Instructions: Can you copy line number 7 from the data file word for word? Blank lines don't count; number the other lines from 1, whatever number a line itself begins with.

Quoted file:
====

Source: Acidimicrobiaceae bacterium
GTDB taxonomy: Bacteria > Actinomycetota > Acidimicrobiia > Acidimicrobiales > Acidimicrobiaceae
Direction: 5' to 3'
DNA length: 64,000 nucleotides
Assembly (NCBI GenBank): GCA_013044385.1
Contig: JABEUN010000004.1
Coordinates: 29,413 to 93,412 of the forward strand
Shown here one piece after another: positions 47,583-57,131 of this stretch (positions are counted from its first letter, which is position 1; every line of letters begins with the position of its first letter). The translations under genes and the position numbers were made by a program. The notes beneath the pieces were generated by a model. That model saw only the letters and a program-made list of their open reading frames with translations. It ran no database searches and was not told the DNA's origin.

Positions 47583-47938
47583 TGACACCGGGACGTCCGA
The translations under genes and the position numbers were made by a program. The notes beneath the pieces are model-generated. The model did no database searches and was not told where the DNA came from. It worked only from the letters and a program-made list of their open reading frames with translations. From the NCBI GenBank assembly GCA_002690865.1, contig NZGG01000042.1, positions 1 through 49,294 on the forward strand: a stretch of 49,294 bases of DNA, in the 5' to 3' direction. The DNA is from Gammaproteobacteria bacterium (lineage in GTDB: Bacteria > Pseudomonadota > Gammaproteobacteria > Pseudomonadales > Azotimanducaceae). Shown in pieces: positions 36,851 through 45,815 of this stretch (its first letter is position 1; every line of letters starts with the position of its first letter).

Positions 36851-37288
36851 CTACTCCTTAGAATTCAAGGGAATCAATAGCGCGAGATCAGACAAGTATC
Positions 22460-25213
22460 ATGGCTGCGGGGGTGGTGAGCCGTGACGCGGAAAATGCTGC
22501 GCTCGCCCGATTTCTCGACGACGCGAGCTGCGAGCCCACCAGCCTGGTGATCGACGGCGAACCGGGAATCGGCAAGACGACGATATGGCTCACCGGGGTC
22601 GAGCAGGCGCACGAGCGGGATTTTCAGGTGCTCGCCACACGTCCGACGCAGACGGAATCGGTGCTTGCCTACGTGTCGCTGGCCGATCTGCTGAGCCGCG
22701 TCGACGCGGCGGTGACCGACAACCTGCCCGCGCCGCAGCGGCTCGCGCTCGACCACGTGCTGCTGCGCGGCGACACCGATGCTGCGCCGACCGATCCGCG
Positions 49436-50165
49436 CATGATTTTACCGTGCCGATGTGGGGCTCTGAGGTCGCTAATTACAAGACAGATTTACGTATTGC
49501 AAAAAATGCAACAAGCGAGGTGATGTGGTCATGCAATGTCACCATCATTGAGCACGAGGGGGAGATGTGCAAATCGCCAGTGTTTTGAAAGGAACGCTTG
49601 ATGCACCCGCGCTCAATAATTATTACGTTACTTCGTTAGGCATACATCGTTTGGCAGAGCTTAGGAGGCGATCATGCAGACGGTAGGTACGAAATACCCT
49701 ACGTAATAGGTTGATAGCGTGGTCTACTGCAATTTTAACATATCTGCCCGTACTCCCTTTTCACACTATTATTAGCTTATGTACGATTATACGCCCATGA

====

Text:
Coordinates: 29,413 to 93,412 of the forward strand